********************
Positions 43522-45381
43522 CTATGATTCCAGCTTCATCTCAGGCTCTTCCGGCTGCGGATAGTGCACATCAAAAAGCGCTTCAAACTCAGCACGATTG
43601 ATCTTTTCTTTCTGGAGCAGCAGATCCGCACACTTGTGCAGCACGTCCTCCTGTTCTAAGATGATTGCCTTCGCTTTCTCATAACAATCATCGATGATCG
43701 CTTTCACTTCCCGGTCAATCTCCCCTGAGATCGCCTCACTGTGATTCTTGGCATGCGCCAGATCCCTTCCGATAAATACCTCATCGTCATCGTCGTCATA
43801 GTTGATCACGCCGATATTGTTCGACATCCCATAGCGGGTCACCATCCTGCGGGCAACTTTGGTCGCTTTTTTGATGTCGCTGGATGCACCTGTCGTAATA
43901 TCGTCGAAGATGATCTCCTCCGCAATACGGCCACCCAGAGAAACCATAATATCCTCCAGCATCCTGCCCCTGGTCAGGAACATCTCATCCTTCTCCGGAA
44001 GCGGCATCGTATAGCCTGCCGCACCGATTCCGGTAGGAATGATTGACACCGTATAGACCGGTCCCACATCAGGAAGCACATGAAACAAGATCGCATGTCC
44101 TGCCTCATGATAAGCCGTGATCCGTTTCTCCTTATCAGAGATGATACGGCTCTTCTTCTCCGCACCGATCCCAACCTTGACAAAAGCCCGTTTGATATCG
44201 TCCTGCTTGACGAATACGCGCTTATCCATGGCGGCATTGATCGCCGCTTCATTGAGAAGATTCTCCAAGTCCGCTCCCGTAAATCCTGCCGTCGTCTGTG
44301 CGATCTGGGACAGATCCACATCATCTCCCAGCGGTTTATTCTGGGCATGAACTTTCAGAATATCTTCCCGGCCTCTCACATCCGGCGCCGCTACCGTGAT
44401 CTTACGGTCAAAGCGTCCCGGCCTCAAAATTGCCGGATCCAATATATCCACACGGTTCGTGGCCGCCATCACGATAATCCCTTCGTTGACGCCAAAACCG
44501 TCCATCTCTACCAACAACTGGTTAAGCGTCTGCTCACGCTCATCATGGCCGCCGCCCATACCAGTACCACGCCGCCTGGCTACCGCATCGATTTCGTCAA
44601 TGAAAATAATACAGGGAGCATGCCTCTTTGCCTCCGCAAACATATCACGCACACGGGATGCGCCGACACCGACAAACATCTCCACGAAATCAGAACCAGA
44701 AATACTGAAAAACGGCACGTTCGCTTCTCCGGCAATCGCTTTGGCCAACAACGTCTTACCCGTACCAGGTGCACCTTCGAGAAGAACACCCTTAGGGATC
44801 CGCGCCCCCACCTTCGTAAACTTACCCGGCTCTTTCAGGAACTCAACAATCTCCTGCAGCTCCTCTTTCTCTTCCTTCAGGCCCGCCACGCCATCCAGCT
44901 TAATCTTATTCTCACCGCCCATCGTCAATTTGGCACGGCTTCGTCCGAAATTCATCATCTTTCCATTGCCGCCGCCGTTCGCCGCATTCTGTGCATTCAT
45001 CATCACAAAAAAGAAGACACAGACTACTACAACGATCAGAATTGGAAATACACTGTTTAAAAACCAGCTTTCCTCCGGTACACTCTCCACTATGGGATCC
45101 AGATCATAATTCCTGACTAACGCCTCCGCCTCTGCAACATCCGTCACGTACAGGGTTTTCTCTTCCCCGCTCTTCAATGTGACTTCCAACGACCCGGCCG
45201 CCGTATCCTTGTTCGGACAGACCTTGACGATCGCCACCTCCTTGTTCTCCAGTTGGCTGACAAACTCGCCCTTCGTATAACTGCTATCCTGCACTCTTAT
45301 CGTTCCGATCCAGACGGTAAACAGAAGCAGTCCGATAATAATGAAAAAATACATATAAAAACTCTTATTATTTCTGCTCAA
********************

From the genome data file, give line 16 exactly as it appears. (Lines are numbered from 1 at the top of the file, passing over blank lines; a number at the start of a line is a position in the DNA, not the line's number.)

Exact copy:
44901 TAATCTTATTCTCACCGCCCATCGTCAATTTGGCACGGCTTCGTCCGAAATTCATCATCTTTCCATTGCCGCCGCCGTTCGCCGCATTCTGTGCATTCAT